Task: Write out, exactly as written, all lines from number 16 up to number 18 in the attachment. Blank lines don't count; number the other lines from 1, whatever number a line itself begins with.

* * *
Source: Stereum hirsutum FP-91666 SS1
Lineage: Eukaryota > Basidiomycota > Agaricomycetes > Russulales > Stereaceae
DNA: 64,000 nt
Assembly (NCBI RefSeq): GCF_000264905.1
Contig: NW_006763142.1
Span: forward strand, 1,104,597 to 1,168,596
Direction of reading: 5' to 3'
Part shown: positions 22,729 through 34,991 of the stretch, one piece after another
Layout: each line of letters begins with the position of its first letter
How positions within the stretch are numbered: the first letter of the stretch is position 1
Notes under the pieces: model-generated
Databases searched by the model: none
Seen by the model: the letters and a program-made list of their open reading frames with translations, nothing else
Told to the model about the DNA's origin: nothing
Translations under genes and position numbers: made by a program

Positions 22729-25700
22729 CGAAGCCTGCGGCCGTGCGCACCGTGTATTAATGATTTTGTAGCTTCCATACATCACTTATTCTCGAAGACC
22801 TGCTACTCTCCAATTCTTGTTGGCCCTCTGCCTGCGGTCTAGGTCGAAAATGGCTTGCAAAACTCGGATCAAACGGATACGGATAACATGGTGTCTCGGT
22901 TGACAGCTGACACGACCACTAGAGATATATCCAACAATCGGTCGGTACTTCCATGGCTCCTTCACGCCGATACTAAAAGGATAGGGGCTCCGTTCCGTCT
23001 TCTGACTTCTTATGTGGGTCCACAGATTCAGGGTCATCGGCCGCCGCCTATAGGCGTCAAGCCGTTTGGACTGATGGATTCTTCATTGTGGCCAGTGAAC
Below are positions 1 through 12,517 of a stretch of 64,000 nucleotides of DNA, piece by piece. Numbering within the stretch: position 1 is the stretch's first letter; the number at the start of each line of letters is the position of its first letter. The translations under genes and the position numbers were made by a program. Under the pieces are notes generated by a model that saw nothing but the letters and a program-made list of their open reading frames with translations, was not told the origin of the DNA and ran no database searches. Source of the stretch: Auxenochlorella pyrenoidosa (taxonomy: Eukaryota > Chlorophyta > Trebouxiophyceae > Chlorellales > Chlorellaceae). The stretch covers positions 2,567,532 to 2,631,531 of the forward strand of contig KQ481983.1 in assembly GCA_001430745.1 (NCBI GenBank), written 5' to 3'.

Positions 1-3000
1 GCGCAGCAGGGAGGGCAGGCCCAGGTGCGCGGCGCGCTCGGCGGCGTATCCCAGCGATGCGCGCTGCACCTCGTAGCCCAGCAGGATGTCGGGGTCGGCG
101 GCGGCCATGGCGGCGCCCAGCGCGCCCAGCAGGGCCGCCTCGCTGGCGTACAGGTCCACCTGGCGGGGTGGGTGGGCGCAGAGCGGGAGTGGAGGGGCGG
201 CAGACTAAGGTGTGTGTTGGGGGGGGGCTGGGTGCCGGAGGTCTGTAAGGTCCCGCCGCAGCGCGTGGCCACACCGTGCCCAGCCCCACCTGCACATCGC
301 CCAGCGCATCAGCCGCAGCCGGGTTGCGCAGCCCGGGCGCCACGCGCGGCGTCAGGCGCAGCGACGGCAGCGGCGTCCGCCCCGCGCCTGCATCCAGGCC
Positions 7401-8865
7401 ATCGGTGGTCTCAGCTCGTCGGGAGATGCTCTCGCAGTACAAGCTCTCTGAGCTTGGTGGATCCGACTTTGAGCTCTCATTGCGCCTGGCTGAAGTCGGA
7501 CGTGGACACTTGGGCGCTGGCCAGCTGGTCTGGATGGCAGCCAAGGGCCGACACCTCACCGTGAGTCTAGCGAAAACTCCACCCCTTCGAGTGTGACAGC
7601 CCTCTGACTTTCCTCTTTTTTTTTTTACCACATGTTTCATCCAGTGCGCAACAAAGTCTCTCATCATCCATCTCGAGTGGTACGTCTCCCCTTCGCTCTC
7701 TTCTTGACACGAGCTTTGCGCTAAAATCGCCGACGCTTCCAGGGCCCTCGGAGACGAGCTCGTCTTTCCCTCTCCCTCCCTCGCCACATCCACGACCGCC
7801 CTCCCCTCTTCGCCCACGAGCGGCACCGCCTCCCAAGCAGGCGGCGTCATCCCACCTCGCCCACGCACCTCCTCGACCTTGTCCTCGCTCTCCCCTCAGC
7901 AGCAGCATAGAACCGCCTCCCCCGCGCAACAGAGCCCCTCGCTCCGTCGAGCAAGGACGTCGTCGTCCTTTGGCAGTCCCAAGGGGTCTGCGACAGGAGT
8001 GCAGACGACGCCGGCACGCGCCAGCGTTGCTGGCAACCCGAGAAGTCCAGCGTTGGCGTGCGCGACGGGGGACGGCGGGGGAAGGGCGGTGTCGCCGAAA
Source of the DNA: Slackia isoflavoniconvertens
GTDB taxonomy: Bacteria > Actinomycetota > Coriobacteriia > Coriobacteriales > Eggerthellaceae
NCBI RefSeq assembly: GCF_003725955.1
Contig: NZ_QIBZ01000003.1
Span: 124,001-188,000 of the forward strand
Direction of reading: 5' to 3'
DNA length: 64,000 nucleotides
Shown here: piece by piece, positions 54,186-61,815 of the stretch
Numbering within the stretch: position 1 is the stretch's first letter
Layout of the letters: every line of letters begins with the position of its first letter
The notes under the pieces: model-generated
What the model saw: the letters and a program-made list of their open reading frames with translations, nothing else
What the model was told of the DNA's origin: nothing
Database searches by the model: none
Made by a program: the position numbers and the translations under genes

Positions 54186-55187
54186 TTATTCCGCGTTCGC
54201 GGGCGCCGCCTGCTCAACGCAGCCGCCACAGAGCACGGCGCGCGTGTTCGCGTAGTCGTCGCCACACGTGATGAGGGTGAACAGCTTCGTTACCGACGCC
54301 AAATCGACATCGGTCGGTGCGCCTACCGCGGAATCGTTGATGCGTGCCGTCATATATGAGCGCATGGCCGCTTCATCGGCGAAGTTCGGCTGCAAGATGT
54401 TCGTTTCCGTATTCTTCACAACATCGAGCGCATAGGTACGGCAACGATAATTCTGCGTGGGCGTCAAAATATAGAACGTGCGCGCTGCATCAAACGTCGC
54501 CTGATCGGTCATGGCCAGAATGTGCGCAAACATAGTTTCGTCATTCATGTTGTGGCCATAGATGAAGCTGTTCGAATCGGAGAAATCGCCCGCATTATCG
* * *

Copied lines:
Positions 22729-25700
22729 CGAAGCCTGCGGCCGTGCGCACCGTGTATTAATGATTTTGTAGCTTCCATACATCACTTATTCTCGAAGACC
22801 TGCTACTCTCCAATTCTTGTTGGCCCTCTGCCTGCGGTCTAGGTCGAAAATGGCTTGCAAAACTCGGATCAAACGGATACGGATAACATGGTGTCTCGGT